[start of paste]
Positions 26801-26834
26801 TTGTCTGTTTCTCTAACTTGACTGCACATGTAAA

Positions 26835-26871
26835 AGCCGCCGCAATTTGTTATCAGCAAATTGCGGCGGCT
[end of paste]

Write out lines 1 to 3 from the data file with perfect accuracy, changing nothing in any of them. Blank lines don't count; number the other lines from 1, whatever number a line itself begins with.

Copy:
Positions 26801-26834
26801 TTGTCTGTTTCTCTAACTTGACTGCACATGTAAA

Positions 26835-26871